Proposed legislation that would create a 25-foot buffer zone around entrances to facilities that provide reproductive health care was intended, sponsors say, to protect workers and patients from alleged harassment by anti-abortion activists. However, citing free speech issues, at least one lawyer is vowing to sue the city if the law moves forward.
The proposal by Supervisor David Campos, which he said is being co-sponsored by seven other supervisors, comes as a Planned Parenthood clinic on Valencia Street has reported constant protesting from anti-abortion groups.
Current city law creates a 8-foot “bubble” around patients entering or leaving a reproductive health care facility, but Campos said that ordinance was hard to enforce and “not sufficient to protect the women.”
He said his new legislation finds a “balance between the right to free speech and the right for women to access health care.”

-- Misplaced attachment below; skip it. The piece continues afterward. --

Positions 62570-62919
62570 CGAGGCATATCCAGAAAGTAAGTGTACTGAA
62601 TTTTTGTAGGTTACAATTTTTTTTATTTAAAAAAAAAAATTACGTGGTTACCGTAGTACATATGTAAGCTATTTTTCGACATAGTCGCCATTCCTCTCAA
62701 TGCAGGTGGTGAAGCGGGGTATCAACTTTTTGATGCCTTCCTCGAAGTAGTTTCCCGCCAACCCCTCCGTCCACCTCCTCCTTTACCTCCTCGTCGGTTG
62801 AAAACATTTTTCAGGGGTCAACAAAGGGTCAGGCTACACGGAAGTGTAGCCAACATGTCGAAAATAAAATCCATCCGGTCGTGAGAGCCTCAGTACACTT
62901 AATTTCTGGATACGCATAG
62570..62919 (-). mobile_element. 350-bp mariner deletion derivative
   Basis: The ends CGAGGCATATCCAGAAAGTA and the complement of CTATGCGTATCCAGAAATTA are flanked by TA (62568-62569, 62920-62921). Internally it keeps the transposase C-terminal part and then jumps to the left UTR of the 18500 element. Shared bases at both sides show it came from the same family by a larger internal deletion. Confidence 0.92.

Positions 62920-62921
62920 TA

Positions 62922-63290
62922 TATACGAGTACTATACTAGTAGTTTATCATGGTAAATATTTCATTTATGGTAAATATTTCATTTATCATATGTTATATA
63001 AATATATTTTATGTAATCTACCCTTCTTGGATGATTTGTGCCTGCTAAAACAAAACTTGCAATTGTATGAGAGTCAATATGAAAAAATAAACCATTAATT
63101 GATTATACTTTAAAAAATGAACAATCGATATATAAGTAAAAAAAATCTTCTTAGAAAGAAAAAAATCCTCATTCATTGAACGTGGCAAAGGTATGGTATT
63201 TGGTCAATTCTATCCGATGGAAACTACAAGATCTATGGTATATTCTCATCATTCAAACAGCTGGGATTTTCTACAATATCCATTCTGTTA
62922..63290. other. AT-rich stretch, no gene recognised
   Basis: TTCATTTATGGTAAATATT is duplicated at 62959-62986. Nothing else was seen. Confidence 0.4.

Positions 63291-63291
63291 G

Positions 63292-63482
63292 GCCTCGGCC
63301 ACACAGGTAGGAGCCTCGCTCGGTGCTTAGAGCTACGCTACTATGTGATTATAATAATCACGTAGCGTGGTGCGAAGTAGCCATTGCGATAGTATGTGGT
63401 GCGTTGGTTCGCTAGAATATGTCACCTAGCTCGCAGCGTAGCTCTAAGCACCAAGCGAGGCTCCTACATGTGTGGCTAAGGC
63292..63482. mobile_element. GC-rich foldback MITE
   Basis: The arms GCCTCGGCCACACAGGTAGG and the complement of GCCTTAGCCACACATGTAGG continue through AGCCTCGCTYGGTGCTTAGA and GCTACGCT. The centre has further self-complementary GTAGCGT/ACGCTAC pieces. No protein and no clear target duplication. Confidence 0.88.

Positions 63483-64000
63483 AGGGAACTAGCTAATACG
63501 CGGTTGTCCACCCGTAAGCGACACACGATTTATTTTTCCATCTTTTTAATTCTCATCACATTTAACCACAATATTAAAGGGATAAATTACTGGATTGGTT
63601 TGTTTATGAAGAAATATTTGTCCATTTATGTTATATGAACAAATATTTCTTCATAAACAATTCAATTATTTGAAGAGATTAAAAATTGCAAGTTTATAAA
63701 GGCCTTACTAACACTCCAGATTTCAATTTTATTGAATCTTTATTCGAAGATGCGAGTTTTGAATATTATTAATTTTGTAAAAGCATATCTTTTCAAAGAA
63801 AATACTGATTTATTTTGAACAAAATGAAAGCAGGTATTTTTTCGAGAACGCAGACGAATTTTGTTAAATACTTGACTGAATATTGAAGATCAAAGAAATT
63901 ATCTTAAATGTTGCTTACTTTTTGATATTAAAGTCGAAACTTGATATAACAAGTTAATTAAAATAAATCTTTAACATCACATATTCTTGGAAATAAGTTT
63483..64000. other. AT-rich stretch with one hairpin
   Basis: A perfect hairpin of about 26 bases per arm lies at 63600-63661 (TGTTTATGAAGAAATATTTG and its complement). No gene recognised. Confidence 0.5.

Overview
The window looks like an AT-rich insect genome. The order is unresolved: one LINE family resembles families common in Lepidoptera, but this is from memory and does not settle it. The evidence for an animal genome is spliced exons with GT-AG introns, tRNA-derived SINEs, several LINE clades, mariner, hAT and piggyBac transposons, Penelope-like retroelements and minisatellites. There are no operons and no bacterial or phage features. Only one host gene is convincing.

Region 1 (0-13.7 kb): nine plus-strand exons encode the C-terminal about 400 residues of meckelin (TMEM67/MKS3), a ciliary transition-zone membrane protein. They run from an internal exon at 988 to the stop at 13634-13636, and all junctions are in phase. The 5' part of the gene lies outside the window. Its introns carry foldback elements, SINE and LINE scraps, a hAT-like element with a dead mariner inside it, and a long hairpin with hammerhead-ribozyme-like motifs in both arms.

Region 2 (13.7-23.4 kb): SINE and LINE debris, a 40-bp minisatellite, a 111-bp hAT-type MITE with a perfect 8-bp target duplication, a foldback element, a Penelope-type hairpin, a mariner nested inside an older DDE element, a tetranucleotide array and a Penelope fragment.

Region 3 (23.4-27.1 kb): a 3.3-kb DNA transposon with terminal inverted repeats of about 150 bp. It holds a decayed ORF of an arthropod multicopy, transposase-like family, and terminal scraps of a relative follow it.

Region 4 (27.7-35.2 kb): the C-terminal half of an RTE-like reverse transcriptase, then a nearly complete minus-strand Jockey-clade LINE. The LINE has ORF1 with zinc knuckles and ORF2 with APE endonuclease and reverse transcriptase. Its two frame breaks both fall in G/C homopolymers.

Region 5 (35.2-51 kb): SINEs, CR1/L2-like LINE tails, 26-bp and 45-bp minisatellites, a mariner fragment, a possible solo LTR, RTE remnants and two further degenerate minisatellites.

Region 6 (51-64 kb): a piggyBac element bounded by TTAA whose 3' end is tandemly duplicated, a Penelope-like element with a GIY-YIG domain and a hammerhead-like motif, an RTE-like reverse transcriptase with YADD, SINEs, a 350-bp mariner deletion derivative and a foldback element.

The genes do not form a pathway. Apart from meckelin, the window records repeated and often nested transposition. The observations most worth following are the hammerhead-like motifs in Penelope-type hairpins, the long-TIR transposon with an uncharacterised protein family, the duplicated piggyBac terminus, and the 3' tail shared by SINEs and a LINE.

Campos said San Francisco has “always led the way in protecting civil rights and this is an opportunity to continue to do so.”
Ronald Konopaski, an anti-abortion activist, attended last week’s Board of Supervisors meeting and criticized the proposal.
Konopaski said he has been in front of the Planned Parenthood facility for nearly 40 days and has not seen any problems.
“The sidewalk in front of Planned Parenthood is always peaceful,” he said. “This is false, there’s no harassment.”
One long-time protester, Ross Forti, told Mission Local that he would continue to protest nearby regardless of the law.
“I will figure out a way to compensate for that,” he told ML@L regarding the any legally-mandated increase in distance.
One method of compensation might be to take San Francisco to court. Foti’s long-time lawyer, Katie Short of the Life Defense Legal Foundation, says that Forti can easily argue that his First Amendment rights are being violated.
“The city will be sued,” Short told ML@L.
San Francisco’s Board of Supervisors is expected to discuss this proposal next month.